The BMW X5 is a jack of all trades. It's fluent on road, and can trundle on off-road paths with confidence.
The base X5 sports a 300-hp, twin-turbo 3.0-liter inline-6 with 300 lb-ft of torque. With rear- or all-wheel drive, it can hit 60 mph in 6.1 seconds, in part because peak torque flips on at 1,200 rpm.
The diesel-powered X5 xDrive35d draws power from a 3.0-liter inline-6 turbodiesel with 255 hp and 413 lb-ft of torque. BMW pegs the 60-mph run at 6.7 seconds. In our diesel drive around Vancouver the turbodiesel's easy rhythm punches holes in traffic and relaxed into a quiet lope on freeways. It has the swift mid-range response of a good 6-cylinder, with a bit of diesel clatter thrown in.
Top X5 xDrive50i utility vehicles sport a twin-turbo 4.4-liter V-8. It's good for 445 hp and 480 lb-ft of torque, with peak torque landing at 2,000 rpm. Sixty miles per hour can arrive in 4.7 seconds, but there's no dramatic rush to speed. The linear delivery of V-8 power and the launch capability of all-wheel drive and automatic dampers mute any lurching launch behavior, much as a lot of sound deadening mutes the X5's powertrain sounds.
The plug-in hybrid version, badged the X5 xDrive 40e, features BMW's turbocharged 2.0-liter four-cylinder engine, an electric motor packaged within the 8-speed automatic transmission, and a 9.2-kwh lithium-ion battery pack that can be charged back up to full in less than three hours on Level 2 (240V). Total output is 308 hp and 332 lb-ft of torque, and BMW says it can accelerate from 0 to 60 mph in 6.5 seconds and drive on electricity alone for up to 14 miles.
The behavior of the hybrid system--and how much the gasoline engine stays off--depends both on the settings you select and how you drive the X5. In the MAX eDrive setting, the X5 is powered only by electric power except if you floor the accelerator; in this mode, speed is limited to 75 mph. Otherwise there's an AUTO eDrive setting that allows the gasoline engine to come on more often and at a lower speed (of around 45 mph).
In a driving experience of several hundred miles, we found the plug-in hybrid system to provide pleasant, quiet, and reasonably strong performance in its electric-only mode, combined with strong acceleration altogether. We noticed just a few rough shifts from the transmission under moderate acceleration; but overall, this is a system that's good for both off-roading and towing.
With every powertrain, BMW fits a paddle-shifted 8-speed automatic. It can be turned to Sport mode, but in Eco Pro mode, the throttle slows, upshifts come earlier, and the X5 can coast by uncoupling the transmission from the drive axles.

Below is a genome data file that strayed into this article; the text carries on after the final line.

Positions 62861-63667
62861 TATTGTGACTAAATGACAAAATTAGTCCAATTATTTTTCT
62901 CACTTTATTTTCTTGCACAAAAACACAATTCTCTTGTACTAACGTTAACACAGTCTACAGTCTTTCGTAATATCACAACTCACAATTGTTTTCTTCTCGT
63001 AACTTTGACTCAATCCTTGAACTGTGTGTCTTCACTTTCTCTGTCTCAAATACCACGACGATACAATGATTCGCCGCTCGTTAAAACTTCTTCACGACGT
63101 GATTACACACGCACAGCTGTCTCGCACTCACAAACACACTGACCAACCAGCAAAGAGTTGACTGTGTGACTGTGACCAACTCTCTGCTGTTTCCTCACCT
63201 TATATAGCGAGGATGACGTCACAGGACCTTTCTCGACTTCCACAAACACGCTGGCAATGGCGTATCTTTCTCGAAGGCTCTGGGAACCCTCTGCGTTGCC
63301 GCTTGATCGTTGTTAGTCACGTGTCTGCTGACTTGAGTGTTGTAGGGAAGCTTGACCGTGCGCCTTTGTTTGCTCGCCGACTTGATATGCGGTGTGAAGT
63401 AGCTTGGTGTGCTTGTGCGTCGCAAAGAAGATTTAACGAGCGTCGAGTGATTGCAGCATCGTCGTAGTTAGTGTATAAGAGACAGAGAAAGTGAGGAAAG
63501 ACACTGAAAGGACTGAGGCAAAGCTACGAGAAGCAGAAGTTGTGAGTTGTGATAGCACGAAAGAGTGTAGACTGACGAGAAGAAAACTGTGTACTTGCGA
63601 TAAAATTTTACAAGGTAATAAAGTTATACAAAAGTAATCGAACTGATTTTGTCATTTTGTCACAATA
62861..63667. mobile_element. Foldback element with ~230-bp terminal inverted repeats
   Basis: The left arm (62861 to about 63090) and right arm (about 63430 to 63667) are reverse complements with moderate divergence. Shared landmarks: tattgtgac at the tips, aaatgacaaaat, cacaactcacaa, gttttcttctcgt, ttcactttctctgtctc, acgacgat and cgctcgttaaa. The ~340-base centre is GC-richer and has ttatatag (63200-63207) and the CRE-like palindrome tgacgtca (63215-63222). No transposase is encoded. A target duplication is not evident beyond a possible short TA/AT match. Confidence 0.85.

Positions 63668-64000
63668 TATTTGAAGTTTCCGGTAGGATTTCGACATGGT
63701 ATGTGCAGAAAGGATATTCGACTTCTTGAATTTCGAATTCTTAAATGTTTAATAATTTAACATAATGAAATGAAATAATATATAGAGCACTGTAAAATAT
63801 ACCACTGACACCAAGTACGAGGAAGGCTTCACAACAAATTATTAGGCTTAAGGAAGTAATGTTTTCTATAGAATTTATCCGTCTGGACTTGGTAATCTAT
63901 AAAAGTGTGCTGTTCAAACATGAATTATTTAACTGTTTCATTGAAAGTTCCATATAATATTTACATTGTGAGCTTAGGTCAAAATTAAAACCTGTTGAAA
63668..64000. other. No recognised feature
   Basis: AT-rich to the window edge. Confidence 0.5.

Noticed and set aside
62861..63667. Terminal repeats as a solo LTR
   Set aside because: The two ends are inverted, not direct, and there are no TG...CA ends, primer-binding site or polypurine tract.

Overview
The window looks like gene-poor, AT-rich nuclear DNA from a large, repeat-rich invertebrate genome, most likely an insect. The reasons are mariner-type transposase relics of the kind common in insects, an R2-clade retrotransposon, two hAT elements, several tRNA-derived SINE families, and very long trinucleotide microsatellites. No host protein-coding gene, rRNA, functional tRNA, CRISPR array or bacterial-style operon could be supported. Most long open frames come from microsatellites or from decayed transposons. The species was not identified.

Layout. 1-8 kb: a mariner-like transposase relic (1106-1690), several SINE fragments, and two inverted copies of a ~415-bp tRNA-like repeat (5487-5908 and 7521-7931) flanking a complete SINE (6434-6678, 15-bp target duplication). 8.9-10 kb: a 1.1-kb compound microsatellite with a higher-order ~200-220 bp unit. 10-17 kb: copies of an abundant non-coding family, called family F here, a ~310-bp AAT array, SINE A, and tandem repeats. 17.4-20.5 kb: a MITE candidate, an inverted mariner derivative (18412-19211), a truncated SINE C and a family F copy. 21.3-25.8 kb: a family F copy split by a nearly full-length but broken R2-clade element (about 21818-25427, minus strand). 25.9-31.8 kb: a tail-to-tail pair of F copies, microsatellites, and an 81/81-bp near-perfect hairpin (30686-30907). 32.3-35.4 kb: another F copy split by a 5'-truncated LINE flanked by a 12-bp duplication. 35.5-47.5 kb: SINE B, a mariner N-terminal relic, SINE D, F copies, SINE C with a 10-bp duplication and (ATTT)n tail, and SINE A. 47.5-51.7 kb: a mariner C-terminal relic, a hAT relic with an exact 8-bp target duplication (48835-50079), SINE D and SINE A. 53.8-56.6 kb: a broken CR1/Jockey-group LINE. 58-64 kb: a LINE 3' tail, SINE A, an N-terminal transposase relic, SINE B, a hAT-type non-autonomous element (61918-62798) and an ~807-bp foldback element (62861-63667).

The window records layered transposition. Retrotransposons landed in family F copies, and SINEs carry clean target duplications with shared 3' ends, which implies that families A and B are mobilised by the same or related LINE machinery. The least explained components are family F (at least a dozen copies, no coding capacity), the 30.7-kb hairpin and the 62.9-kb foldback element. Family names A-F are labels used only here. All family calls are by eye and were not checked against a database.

Every X5 has electric power steering. With it, Eco Pro cuts down on steering assist, which doesn't help with the X5's general lack of feedback in anything but Sport or Sport+ mode. In those, the steering feel gets some heft, but it doesn't unwind gently. Add on BMW's variable-ratio steering, and the X5 feels less onerous at low speeds and more connected on the highway. The system wouldn't be our choice on a sportscar, but on a sport-utility vehicle it helps overcome some inherent dynamic trade-offs.
Beneath the X5, struts and control arms form the suspension. Adaptive shocks and rear air springs can be fitted, and can be controlled by the driver along with the other driving systems through a range of modes. The constant sense of stability makes the dampers worth the upgrade price, with or without the self-leveling rear air springs. With the dampers, the X5 corners flat, giving up some absorbency in its ride but stopping short of harsh--at least until the biggest wheels and the stiffest suspension settings are in play.
BMW's all-wheel drive system splits torque front to back, and interacts with the vehicle's traction, stability, and hill-descent control. If you intend to off-road the X5, BMW's xDrive system displays how power is split on a dash-mounted screen. Moderately challenging trails and lumps are no problem, somewhere in the Explorer/Touareg range, a few degrees removed from the Range Rover Sport realm. A trip to a semi-remote cabin in the woods? No problem.
As a commuter vehicle, the X5 may never need exotic features like the Dynamic Performance Control system. It splits torque between the rear wheels for better cornering, but it's more critical for high-performance machines like the X5 M.